Friday, August 22, 2008

An Open Letter To Mark Jacobs

This is an open-letter to Mark Jacobs, Vice President of EA Mythic, working on the upcoming MMO Warhammer Online: Age of Reckoning, who's remarks about giving developers credits for the game has sparked debate and controversy.

Dear Mr. Jacobs,

EA Mythic is certainly not the first company to have controversy concerning their credits and you won't be the last. Credits are a tough thing. Development costs and scope have skyrocketed. People go on and off of the team and perform so many roles that it can be tough to track all of it. Credits are not easy.

However, it is still the responsibility of an organization to correctly credit people who worked on the development of the game. You are quoted as saying "I’ll worry more about the people who are with me right now, then those who decided that they didn’t like the company or they wanted to take a better job somewhere else." No one is asking you not to worry about the people that are with you right now. Your allegiance absolutely should be to your current team. You can, however, have allegiance to the current team and still credit those who worked hard to get the game to where it is today.

I'm sure not everyone who has left during development has left for the same reasons. Some were probably fired, others quit in anger, others may have decided MMO games weren't the right thing for them, others may have had personal issues. No matter why they left, at the end of the day they worked on the game and helped you get to where you are now. To not give these people credit seems petty and filled with spite. It is to say "It doesn't matter what you did for us then, you're not here now, so you're dead to us".

You state "If all the game companies agree on [a standard for credits] — on that day, I’ll be thrilled." You're right, all the companies have not agreed. However, the IGDA is trying to make a standard and many companies are starting to test out their credits standard. Why not be part of the solution and try that? What harm comes to you from giving credit to people who worked on the game that are no longer there? How does that possible damage the image of EA Mythic? 20-page credits in the manual is not the issue; it's an excuse. Credits aren't even printed in manuals half the time anymore.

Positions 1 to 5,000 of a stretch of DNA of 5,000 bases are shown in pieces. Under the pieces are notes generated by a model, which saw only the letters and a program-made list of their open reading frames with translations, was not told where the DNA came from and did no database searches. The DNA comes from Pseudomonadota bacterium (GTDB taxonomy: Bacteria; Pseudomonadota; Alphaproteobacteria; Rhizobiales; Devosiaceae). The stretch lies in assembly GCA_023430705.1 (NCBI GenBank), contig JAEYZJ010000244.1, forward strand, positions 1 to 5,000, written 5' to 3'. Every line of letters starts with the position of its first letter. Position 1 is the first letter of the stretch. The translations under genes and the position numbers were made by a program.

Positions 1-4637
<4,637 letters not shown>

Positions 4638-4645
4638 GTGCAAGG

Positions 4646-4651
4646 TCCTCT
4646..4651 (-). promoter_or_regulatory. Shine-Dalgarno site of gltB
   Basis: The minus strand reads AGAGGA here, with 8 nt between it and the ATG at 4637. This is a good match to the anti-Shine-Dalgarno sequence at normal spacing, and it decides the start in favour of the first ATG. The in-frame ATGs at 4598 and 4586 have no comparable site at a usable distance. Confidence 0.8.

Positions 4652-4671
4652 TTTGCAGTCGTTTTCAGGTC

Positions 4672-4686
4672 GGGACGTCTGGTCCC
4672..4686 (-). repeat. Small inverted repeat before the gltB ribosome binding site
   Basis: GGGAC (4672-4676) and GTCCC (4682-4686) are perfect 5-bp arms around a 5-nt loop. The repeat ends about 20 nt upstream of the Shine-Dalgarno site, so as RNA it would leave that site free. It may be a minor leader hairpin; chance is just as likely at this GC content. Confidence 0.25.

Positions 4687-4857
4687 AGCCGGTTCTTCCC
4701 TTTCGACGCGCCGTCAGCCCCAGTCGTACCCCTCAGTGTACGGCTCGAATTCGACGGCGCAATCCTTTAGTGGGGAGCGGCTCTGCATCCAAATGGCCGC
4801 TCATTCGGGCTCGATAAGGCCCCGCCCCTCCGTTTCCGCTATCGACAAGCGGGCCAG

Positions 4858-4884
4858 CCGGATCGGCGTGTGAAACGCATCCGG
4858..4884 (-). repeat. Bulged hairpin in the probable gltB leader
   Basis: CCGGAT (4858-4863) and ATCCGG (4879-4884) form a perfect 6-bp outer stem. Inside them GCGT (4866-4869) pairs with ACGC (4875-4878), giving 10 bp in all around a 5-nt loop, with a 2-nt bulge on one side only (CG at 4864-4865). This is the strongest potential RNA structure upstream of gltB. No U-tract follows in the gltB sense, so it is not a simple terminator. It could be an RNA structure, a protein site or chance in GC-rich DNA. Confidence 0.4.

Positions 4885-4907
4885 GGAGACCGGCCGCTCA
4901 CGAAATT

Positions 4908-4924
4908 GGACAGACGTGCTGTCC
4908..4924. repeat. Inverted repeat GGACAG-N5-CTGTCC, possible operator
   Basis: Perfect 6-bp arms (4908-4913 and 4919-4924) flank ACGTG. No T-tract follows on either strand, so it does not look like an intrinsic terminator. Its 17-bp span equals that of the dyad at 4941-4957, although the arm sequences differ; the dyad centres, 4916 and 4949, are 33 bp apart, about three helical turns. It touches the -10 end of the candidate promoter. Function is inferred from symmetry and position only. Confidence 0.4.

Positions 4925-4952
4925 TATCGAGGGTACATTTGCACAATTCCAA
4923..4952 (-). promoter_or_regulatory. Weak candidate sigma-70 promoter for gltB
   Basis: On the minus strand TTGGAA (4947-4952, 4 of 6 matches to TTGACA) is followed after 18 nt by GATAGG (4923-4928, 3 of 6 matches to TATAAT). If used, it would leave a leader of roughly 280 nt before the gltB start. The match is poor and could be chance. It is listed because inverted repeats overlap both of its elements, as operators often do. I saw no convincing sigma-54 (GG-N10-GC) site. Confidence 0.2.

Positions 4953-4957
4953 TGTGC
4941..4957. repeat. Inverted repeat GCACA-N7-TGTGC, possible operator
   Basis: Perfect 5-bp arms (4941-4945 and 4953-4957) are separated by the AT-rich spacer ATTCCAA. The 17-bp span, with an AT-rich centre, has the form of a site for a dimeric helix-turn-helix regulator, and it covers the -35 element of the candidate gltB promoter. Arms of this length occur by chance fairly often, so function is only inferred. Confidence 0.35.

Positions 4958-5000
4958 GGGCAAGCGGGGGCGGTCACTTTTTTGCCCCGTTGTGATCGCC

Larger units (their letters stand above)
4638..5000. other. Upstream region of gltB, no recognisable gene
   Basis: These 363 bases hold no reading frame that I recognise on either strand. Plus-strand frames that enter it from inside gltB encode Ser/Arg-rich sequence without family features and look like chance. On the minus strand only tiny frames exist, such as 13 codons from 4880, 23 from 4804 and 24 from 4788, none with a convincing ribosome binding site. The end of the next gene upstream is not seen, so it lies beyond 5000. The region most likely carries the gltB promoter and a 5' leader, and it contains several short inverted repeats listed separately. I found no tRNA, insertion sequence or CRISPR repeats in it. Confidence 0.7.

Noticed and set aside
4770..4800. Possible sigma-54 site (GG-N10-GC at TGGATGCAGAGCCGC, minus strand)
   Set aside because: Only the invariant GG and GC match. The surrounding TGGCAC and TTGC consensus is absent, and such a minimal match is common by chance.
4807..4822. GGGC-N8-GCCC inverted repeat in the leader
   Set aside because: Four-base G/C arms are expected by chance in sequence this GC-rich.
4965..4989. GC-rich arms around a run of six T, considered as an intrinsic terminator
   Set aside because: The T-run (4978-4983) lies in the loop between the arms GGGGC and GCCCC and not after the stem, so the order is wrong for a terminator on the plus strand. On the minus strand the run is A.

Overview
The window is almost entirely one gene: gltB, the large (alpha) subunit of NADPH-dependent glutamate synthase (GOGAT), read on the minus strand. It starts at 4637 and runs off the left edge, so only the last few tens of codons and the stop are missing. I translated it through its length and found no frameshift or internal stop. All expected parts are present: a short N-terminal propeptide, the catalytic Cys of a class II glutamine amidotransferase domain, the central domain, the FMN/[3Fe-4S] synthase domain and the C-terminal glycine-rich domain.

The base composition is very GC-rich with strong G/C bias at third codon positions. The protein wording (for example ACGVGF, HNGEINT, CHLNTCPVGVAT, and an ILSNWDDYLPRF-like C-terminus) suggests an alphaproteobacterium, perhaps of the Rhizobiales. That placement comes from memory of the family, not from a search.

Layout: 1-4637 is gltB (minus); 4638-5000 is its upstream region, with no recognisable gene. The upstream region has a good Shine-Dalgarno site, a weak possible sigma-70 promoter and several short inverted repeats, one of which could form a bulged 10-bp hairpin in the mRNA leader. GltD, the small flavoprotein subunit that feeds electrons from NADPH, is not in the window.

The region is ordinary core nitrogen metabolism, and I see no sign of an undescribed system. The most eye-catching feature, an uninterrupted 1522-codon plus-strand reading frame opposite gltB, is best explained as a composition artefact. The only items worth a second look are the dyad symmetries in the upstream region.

"No one else does it" isn't a good reason either. Just because others are in the wrong, doesn't mean you should be too. "Credits are to reflect the role served, not the condition in which the role was served." according to the IGDA.

Give credit where it is due, and I can guarantee your organization will be held in a much higher regard with developers, including ones you will try to employ some day. In the end, it's a win for you, developers, and the industry as a whole. So why not do it?

Be proactive. Be a leader in this industry. I challenge you to step up and "always do the right thing", as Da Mayor said. Give credit where it is due, now and in the future.

Manveer Heir

Thursday, August 21, 2008

Design Lesson 101 - Braid

braid.jpgIn 1977, the Atari 2600 was launched with a joystick that had a grand total of one button to use. Today, the Xbox 360 has sixteen buttons on their controller. In other words, about every two years we get another button on our controllers.